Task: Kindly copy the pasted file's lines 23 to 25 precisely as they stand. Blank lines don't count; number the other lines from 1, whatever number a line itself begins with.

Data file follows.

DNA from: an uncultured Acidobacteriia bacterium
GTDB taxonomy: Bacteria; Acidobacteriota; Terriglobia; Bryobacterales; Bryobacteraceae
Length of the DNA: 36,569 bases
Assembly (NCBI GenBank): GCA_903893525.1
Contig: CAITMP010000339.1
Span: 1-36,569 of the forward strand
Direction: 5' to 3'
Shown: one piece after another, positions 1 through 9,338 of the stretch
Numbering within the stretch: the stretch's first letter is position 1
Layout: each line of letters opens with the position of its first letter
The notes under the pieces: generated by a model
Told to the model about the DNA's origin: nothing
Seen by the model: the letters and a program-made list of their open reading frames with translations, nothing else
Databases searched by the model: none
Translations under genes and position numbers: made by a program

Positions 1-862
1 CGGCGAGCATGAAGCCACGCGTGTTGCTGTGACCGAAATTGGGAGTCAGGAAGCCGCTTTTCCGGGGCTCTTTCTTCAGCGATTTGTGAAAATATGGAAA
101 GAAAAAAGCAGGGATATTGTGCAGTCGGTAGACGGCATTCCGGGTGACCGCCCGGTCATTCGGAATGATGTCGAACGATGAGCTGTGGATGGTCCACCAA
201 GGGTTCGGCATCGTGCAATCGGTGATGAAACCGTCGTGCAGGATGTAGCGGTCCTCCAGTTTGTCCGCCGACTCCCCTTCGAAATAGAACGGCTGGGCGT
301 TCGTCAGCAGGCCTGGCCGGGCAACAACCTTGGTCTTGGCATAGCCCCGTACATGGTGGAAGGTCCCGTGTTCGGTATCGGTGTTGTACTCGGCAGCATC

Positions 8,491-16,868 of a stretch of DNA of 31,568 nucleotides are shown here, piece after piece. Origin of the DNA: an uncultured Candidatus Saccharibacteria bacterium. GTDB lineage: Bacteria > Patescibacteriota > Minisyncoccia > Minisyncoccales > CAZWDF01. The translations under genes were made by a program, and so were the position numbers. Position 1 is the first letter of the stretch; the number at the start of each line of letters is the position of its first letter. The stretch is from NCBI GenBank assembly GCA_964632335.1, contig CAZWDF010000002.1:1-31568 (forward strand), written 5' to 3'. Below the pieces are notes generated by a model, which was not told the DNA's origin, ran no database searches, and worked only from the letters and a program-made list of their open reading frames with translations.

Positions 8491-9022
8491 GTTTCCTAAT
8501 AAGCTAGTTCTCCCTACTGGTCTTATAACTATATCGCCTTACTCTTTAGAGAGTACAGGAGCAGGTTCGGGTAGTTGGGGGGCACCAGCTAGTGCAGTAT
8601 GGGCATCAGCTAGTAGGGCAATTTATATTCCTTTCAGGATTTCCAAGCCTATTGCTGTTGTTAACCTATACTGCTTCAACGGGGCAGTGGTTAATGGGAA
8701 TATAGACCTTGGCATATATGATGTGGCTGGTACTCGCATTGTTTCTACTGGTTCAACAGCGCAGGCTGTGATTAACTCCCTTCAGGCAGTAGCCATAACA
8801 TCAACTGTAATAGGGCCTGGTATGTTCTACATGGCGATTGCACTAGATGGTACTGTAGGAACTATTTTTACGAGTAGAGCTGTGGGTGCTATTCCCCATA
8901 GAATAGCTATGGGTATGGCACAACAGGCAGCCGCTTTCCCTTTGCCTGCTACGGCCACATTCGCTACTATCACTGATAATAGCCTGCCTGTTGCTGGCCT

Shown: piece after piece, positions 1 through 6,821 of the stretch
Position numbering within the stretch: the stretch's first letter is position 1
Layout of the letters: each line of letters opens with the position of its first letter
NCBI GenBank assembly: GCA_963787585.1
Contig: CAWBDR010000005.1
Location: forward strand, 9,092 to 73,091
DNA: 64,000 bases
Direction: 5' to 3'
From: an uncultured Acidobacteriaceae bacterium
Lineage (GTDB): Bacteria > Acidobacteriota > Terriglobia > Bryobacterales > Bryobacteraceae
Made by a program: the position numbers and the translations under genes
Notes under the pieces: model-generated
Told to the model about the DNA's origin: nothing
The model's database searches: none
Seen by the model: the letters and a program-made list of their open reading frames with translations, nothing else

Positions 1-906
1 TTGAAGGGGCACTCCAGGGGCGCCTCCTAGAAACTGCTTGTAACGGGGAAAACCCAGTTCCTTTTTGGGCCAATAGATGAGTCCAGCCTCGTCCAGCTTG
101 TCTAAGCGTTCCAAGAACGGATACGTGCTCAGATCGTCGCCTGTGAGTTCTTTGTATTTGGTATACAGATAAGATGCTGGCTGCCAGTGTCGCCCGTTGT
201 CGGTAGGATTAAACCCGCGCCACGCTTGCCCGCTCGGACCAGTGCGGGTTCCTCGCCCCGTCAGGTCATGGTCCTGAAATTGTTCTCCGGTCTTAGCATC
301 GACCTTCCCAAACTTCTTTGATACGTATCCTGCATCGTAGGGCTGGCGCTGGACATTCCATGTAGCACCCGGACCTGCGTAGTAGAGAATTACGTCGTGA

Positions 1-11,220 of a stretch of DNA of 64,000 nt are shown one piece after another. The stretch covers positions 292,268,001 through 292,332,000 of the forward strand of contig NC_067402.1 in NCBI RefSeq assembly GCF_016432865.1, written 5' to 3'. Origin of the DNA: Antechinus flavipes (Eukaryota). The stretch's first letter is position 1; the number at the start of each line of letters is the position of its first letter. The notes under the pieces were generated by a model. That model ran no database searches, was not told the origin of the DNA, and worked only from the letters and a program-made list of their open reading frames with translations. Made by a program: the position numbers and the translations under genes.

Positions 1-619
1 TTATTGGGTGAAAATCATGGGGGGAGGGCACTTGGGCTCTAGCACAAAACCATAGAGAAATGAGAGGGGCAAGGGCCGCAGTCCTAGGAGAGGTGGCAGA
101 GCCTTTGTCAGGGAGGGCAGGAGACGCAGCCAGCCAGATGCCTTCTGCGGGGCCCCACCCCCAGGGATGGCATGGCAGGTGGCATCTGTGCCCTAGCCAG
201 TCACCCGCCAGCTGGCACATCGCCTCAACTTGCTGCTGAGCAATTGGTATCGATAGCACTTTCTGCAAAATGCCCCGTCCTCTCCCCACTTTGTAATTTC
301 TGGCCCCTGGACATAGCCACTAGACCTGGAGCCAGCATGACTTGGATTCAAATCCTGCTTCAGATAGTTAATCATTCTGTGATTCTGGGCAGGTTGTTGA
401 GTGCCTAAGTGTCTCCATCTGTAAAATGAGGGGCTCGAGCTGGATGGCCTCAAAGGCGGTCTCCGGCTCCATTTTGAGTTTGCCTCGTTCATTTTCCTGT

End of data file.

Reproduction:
8491 GTTTCCTAAT
8501 AAGCTAGTTCTCCCTACTGGTCTTATAACTATATCGCCTTACTCTTTAGAGAGTACAGGAGCAGGTTCGGGTAGTTGGGGGGCACCAGCTAGTGCAGTAT
8601 GGGCATCAGCTAGTAGGGCAATTTATATTCCTTTCAGGATTTCCAAGCCTATTGCTGTTGTTAACCTATACTGCTTCAACGGGGCAGTGGTTAATGGGAA